“As a group, the Bergen County women have ready access to preventative health services, consume a healthy diet, received higher education, are professionally employed, and enjoy a network of family and friends,” said Dr. Klatz. “These are proven life-extending factors that when combined, exert a synergistic effect on longevity. These factors are also the cornerstones of the anti-aging medical model. Dietary supplementation is also a strong contributor to both quality and quantity of life.”
Of course, developing healthy habits at and early age can also prove beneficial as we enter our golden years, especially where weight management is concerned.
“Young people rarely think of their own health, believing they’re indestructible,” said Mitch Skop, senior director, new product development for Pharmchem Laboratories. “But we know that healthy eating that begins early in life helps maintain good health later on. That includes early weight management, which if neglected, can set up later-stage health issues like obesity, diabetes, heart disease and so on, not to mention problems with knees and hips.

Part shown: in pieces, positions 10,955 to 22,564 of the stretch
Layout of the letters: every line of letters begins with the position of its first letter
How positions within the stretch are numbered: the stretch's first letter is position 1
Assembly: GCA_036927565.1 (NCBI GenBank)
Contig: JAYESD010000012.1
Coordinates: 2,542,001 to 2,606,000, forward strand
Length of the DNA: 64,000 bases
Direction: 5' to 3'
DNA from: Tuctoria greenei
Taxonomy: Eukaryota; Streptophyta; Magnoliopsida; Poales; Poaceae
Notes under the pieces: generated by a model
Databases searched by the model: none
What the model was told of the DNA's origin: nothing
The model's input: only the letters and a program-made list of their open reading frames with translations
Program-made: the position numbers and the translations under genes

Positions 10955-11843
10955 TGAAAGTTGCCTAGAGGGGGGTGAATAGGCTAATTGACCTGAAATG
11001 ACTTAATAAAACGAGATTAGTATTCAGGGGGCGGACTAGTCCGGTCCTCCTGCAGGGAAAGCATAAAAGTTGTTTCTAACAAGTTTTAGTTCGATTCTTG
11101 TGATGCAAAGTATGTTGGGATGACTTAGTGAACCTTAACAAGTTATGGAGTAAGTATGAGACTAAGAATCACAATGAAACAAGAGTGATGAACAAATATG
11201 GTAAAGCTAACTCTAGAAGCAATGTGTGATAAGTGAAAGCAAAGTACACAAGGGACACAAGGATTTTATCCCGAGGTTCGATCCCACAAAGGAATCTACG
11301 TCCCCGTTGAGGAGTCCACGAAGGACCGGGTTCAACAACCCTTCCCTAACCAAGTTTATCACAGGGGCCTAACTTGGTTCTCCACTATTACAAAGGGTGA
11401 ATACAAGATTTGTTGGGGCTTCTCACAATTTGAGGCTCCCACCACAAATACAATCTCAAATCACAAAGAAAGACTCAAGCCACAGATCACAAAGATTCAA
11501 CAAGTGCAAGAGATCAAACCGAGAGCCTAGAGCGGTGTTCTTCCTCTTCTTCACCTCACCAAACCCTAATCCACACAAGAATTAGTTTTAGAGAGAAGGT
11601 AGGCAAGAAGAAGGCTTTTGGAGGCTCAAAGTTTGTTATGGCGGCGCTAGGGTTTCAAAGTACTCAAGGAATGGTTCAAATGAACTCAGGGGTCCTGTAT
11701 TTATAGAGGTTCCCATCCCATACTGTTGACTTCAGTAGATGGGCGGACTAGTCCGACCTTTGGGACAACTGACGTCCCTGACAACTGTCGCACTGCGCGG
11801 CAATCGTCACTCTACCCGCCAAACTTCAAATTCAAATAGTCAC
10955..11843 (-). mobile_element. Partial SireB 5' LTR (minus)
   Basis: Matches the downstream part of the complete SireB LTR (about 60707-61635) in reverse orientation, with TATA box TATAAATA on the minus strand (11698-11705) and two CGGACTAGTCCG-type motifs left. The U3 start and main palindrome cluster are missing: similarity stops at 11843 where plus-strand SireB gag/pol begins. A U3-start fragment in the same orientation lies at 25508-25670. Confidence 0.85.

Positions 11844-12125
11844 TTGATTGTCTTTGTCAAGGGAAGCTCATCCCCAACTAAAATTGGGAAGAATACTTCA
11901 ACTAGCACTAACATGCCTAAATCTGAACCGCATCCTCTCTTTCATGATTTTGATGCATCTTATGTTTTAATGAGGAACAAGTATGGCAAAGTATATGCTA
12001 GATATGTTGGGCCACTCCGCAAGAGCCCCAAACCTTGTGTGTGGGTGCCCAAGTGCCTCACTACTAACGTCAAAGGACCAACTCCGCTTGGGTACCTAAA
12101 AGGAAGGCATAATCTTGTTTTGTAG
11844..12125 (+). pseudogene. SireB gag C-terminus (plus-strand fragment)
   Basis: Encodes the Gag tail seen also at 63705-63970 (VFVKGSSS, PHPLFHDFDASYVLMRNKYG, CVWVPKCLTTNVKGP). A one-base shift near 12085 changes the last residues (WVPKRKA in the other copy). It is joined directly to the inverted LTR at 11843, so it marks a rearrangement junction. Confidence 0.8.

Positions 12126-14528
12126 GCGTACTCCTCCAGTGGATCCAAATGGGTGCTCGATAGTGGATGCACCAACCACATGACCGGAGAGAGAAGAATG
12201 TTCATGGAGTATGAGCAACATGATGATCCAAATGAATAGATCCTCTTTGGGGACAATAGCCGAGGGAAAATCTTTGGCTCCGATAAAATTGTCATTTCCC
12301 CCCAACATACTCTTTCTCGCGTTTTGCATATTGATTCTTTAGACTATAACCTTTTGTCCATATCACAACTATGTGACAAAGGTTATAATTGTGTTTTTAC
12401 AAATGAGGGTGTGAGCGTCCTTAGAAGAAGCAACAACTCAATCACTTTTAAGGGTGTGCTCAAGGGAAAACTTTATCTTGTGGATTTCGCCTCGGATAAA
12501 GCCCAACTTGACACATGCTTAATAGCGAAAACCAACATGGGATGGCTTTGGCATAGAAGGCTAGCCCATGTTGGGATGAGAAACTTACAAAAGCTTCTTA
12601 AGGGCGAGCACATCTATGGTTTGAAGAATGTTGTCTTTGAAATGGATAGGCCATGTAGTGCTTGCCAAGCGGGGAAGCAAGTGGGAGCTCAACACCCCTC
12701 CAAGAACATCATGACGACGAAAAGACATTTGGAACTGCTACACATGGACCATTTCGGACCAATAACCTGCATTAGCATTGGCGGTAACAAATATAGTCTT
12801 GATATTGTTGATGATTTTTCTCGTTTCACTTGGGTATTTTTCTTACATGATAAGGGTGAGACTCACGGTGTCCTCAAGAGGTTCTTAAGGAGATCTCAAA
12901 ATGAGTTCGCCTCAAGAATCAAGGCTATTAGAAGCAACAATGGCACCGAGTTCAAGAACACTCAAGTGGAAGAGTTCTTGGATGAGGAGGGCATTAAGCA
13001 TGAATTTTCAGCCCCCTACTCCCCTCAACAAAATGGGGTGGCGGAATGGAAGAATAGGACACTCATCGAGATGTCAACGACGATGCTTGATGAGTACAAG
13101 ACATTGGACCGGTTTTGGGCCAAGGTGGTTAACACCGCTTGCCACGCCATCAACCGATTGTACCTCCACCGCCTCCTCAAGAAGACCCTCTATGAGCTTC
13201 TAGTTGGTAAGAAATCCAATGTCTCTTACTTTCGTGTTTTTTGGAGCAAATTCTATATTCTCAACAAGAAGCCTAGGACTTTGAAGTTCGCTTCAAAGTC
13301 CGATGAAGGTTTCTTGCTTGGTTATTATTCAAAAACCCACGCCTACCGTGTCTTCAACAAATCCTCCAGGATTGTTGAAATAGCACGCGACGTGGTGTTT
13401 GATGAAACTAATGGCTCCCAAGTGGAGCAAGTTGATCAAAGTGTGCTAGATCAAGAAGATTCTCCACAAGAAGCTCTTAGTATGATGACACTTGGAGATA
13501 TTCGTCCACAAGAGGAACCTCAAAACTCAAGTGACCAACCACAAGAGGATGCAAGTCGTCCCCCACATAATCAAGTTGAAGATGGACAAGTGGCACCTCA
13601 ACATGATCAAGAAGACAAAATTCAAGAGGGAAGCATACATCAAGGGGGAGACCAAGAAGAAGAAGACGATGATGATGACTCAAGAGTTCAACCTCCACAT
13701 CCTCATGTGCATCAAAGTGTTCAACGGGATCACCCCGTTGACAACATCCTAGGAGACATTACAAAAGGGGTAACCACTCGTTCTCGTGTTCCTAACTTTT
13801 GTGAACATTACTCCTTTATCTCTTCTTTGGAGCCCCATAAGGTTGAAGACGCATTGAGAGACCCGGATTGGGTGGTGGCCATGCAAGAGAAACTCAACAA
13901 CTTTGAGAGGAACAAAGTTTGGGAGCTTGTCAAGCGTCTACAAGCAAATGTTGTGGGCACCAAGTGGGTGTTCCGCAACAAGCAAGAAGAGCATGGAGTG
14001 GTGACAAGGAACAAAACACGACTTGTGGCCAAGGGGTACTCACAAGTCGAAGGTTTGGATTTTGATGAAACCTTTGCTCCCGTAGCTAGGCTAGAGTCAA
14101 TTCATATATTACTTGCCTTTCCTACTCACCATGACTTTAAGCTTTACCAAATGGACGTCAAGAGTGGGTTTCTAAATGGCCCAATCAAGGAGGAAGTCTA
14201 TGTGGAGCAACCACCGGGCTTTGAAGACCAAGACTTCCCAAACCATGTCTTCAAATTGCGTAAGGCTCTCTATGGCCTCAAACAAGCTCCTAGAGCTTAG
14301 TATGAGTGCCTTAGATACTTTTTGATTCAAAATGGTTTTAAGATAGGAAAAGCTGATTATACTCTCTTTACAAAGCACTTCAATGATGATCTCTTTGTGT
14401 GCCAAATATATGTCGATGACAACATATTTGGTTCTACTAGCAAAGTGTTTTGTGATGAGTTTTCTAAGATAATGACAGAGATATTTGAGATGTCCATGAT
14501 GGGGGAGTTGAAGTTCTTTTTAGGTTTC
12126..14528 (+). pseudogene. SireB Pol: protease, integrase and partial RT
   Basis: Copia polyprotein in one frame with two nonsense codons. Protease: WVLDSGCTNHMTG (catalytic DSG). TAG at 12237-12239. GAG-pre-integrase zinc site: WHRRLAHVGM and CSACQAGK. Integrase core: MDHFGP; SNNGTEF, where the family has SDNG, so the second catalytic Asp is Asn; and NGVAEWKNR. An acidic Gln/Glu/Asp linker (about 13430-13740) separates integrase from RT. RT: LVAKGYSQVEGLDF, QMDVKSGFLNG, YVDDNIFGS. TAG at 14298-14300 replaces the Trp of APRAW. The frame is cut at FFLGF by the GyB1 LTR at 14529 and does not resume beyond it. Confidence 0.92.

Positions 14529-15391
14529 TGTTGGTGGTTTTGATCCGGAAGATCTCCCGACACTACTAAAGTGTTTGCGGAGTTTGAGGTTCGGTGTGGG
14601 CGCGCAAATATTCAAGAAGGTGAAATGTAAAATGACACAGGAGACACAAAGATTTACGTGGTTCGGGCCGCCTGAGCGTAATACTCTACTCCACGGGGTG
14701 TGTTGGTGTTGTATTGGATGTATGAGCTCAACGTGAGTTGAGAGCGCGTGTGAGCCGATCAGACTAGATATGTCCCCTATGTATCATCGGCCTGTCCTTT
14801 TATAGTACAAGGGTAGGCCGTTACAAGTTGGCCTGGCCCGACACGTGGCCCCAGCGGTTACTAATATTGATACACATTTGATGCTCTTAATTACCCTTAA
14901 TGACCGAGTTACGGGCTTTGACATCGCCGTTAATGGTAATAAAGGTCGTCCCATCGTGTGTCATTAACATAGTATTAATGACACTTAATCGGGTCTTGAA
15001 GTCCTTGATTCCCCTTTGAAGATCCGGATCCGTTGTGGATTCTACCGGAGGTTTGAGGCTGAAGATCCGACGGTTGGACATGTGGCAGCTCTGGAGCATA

“When it comes to supplementation, to best ensure success of reaching one’s health goals including bodyweight, body fat and physique, those supplements that are backed by their own research—not generic ingredients using borrowed science— are the only options.”
Diet and Exercise
While it is no secret that eating a healthy and well-balanced diet can add years to a person’s life and help stave-off age-related disorders, getting your older patients to change their ways and adapt a healthy diet and lifestyle is often easier said than done.It is, however, vital that patients are educated in what foods and dietary supplements are best for them as they begin to age and seek answers.
“Our bodies require a wide array of nutrients to function optimally,” said Jacob Teitelbaum, MD, a recognized authority on chronic fatigue syndrome and fibromyalgia. “These include the optimal level of B vitamins for energy and cognitive function antioxidants to prevent tissue damage, and other nutrients for tissue repair and regeneration. Unfortunately, half the vitamins and minerals in our diet have been destroyed by food processing, leaving most Americans nutritionally deficient.
“Our bodies also have a ‘use it or lose it’ approach to efficiency. To maintain a function, you need to exercise it. This applies not only to our muscles, but also to our minds.”